Plants and Animals

COVID-19 in American Deer Raises Concerns for Future of Pandemic

COVID-19 in American Deer Raises Concerns for Future of Pandemic

SARS-CoV-2, the coronavirus that causes COVID-19, has been discovered to spread like wildfire among white-tailed deer in regions of the United States, according to scientists. While it has, yet been unknown if the virus may spread from deer to people, the results might have serious consequences for the pandemic’s progression. From April to December 2020, scientists tested 283 white-tailed deer in Iowa, 151 in the wild, and 132 in captivity, for SARS-CoV-2. They discovered that the virus had infected 33 percent of the animals. A staggering 82.5 percent of the 97 tests obtained between November 23, 2020, and January 10, 2021, were positive.

The study was published on the pre-print platform bioRxiv earlier this month, but it has not yet been peer-reviewed. A large number of cases, as well as their dispersion, implies that the virus passed from people to deers numerous times before spreading widely through deer-to-deer transmission. Fortunately, the illnesses looked to be asymptomatic, and the deer did not appear to be suffering.

Previous research has come to similar conclusions. According to studies released in August, up to 40% of wild deer in Illinois, New York, Michigan, and Pennsylvania tested positive for antibodies against SARS-CoV-2. Despite the fact that human-to-deer and deer-to-deer transmission are both feasible, neither of the research found evidence of deer-to-human transmission. 

However, if the virus can spread from deer to humans, this poses a serious threat. For starters, it raises the prospect that deer might serve as a natural reservoir for the virus, silently retaining the infection and causing future COVID-19 outbreaks in humans. Second, and possibly most concerning, it may encourage the development of new varieties.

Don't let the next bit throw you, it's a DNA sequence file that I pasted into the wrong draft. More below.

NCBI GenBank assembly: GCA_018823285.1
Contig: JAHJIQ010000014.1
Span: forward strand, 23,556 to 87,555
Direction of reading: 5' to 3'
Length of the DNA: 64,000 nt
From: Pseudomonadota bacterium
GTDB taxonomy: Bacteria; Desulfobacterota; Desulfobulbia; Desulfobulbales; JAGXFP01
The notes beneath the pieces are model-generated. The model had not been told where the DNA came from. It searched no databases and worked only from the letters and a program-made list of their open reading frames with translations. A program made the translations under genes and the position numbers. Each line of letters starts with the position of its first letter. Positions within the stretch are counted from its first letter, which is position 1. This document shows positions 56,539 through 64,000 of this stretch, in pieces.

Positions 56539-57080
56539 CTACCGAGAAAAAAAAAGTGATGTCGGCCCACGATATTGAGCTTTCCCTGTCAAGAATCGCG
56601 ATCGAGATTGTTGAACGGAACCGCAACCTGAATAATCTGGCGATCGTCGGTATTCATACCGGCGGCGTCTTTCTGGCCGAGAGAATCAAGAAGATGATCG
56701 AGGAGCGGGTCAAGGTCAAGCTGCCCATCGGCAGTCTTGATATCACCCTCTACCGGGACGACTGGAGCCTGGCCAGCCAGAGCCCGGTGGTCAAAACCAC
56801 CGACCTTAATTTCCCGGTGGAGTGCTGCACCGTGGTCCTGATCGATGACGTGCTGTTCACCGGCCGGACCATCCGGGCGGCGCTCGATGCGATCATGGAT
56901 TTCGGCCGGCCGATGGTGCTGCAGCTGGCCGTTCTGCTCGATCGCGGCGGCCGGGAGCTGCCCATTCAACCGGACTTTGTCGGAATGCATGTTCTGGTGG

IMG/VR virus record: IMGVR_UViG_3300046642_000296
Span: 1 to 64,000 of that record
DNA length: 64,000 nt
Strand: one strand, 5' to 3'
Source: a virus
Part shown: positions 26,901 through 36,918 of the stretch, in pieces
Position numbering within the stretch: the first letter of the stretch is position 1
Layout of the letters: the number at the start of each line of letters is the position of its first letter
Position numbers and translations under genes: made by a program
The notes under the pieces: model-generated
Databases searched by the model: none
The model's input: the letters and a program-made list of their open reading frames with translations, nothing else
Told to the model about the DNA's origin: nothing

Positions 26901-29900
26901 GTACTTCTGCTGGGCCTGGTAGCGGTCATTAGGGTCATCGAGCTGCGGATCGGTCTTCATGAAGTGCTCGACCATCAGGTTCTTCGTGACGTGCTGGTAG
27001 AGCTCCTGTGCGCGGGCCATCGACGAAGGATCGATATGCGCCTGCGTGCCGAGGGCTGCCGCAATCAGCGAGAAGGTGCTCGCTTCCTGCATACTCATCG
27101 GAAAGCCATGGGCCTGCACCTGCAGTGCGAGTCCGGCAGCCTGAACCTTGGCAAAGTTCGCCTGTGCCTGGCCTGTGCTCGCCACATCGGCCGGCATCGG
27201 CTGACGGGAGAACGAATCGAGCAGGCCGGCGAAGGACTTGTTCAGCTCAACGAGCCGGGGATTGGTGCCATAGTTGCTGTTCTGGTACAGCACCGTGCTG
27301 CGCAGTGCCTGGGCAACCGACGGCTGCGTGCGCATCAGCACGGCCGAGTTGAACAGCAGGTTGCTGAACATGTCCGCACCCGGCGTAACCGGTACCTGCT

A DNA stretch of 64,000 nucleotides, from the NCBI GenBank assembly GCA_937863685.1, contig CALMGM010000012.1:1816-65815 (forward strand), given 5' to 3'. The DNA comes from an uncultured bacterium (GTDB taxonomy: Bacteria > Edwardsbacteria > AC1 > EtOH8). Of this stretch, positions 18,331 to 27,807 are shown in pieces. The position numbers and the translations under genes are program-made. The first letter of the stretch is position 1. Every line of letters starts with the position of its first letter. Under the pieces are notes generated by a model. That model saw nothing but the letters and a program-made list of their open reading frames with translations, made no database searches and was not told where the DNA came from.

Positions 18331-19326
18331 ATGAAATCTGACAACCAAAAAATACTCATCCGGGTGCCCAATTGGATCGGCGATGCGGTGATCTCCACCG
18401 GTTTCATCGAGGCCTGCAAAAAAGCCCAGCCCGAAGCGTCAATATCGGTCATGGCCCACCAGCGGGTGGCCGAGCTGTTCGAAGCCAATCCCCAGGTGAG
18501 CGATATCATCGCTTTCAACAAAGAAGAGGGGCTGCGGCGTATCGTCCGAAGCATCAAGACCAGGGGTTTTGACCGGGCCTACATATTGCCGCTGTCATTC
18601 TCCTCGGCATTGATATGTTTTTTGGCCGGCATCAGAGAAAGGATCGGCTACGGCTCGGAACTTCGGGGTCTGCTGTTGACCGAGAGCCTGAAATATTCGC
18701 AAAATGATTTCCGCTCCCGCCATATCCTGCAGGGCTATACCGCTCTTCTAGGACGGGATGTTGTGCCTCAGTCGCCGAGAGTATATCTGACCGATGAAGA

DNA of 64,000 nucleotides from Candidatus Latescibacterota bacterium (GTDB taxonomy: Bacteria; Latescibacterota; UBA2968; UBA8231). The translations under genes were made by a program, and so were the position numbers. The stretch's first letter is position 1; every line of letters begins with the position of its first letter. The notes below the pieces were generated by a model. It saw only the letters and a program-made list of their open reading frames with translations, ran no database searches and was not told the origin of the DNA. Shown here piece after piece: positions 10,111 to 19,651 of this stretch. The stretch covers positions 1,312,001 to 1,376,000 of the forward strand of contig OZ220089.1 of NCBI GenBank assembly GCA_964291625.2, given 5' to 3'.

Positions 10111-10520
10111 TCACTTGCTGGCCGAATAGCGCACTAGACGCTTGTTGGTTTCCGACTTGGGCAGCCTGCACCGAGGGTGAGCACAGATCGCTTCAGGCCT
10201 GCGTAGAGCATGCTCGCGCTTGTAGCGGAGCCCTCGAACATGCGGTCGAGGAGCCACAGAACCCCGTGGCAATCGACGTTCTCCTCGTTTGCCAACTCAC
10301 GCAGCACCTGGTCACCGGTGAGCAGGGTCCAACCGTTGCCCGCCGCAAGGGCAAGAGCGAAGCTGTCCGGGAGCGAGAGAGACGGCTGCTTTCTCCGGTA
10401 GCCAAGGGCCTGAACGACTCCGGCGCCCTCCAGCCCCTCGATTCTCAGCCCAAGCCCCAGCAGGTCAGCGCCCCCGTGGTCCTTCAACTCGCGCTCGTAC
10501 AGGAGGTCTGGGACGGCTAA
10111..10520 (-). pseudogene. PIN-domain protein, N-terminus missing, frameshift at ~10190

“In theory, infection of a non-human animal host with SARS-CoV-2 might result in it becoming a reservoir that drives the formation of novel variations with the danger of spillover to people,” the report states. 

For the time being, all of this is hypothetical, and further research is required, although the risk to people is regarded to be negligible. “Currently, there is no indication that animals have a substantial role in propagating SARS-CoV-2, the virus that causes COVID-19, to people,” the US Department of Agriculture told IFLScience in August. The danger of COVID-19 being transferred to humans by animals, such as deer, is minimal.” The presence of deer is not the only source of concern. Many animal species, according to researchers, might develop the sickness. SARS-CoV-2 has been found in cats, dogs, tigers, mink, and a variety of other animals thus far.